TRANSCRIPT:

STEVE INSKEEP, HOST:

A man came by our studios this week who cannot go home. He is known by the name Raza Rumi. He’s a writer and television host in Pakistan – or at least he was until gunmen opened fire on his car. And now he’s staying outside …

RAZA RUMI: I’m taking a break from the very toxic and very violent environment that I was reporting on, writing about, speaking about. I finally became a victim of that. And not just me but my driver, who was with us, was shot dead. You know, and he died in front of me. So, it has been extremely traumatic.

INSKEEP: Raza Rumi ducked when the bullet struck his car. His driver did not. Dozens of journalists have been killed in Pakistan in recent years. Just last weekend, another TV anchor was shot and wounded. Raza Rumi told us what it’s like to speak out in an insecure country. In newspaper columns and on television, he criticized extremists such as Pakistan’s Taliban. On his final TV program, he raised questions about Pakistan’s blasphemy law. That law is used to target Christians and others accused of insulting Islam. In the days before the attack, Raza Rumi says, callers to his show gave him a label that can be a death sentence. They called him a secularist. Were they right?

RUMI: Yes. There were many callers like that who would say that, you know, you are secular, which unfortunately I do not blame them. Because what has happened is that in the decades of Pakistan’s existence, the Islamic scholars and the villages’ parties particularly have integrated the word secular as an atheist or as irreligious or somebody who’s anti-religion. And so that’s the popular perception. Secularism is an abused word. I mean, I’ve actually stopped using it on my TV shows. You know, I would use things like moderation, pluralism, you know, only to appease these bullies. And, you know, now thank God I can say that, you know, I’m a committed secularist. I think that is the only way states ought to be, societies can only function normally if they are secular. Because if they started to become partisan or particularistic, then obviously you have violence and divisions and discord and hatred. And I think that’s just not on because, I mean, here I am a victim of all of that.

INSKEEP: Twenty bullets struck the car, was that correct?

RUMI: Well, yes. The police found 11 shells from the car. But, you know, there were more bullets. And, you know, I don’t have access to the exact investigation report, but, you know, it was over 20 bullets because some were sprayed in the air to first make sure that all passersby ran away, nobody gathered around the car because there was an operation going on.

INSKEEP: Very courteous of them to warn away civilians before they attempted to kill you.

RUMI: Yes, small mercies.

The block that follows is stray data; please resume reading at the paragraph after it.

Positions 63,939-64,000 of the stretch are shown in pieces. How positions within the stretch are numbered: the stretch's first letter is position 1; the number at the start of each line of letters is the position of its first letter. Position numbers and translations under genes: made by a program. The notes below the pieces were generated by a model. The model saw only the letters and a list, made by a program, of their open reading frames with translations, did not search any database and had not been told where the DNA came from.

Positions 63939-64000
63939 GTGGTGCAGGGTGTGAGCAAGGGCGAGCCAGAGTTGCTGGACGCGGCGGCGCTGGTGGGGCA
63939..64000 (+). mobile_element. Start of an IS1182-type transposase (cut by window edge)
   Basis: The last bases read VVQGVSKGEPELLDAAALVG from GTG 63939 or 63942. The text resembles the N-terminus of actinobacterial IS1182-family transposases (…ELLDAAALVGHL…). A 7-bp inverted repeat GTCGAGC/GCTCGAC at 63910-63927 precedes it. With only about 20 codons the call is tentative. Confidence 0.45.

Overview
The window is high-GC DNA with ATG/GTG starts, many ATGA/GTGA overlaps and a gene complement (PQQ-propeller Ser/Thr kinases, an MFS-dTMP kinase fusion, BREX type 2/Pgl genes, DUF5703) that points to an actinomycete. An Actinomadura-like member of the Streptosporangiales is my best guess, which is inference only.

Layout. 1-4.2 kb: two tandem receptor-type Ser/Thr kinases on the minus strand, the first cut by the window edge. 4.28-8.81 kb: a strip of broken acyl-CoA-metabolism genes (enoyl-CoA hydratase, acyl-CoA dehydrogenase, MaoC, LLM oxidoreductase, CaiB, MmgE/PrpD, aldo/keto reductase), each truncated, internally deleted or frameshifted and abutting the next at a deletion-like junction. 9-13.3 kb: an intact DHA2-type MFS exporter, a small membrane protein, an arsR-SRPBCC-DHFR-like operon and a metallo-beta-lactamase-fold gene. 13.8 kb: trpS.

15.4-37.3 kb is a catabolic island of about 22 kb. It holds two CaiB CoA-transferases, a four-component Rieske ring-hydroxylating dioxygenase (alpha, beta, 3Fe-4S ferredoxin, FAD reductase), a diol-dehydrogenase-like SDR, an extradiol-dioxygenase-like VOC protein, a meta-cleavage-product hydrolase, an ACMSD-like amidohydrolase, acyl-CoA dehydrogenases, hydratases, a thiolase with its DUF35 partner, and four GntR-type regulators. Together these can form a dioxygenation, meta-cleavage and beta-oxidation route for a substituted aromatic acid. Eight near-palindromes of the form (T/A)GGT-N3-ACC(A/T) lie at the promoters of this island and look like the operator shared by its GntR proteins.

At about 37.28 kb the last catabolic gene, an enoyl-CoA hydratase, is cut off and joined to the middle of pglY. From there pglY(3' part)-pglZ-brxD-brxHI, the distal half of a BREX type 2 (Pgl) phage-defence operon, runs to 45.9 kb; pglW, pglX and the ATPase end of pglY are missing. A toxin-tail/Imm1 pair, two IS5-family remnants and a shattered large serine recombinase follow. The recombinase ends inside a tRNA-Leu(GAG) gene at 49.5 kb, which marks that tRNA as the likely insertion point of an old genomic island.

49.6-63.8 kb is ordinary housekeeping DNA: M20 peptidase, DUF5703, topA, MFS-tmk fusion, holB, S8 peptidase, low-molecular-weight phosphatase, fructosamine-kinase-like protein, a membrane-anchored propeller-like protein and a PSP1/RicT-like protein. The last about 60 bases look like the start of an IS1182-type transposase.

INSKEEP: How dangerous is it to be a journalist in Pakistan right now?

RUMI: It is extremely dangerous if you cross certain lines in Pakistani journalism. And those lines are when you get into direct confrontation with the state authorities or you get into a confrontation with the non-state actors. And non-state actors include both the extremist armed groups but also some sections of gangs affiliated with political parties. But it is extremely dangerous. If you don’t cross those lines, for example, if you ever talk about Christians and (unintelligible) and Shias and bigotry, etc., you’re safe. If you say the Taliban are great. If you feel the fight of al-Qaida against the West is kosher game, you’re safe. But if you cross these lines, you are unsafe.

INSKEEP: As you’re talking, I’m remembering a woman I knew in Pakistan named Perween Rahman. She was not precisely a journalist – she was an activist and a writer – but she revealed facts, she uncovered facts. And once she said to me, roughly speaking, please write what I’m writing so that I’m not the only one writing it. And I think about the fact that not long after that conversation, a few years after that conversation, she was killed. It must be a very lonely moment when you’re a writer and you’ve written something that you know could get you killed and you’re about to hit send – send it out to the world.

RUMI: Yeah. Yes, it’s a lonely moment but it is also cathartic. It is also cathartic because how could you be a conscientious, patriotic citizen of your country and not speak against injustice, not speak against, you know, the daily violation of rights of your fellow citizens. And I love my country, you know. I really think Pakistan has immense potential, you know. Wherever Pakistanis go, they make a mark. But what happens within Pakistan that you know such incidents occur. And I think those are the things I was trying to unpack.

INSKEEP: Can you ever go back?

RUMI: Steve, I would love to go back. That is what I want to do but I don’t think I can immediately go back. But I can perhaps go back and have a hermit’s life in my home, but I would have to go out somewhere and somebody would go with me. And I don’t want another person to be killed because he or she was with me. A 25-year-old guy, head of a household, young, promising, who had his whole life ahead of him died in this confrontation between the extremists and the looney liberal voice. And I can’t kind of forget that, at least for now.

INSKEEP: Raza Rumi is a Pakistani journalist who for the moment is staying in Washington.

Original Post NPR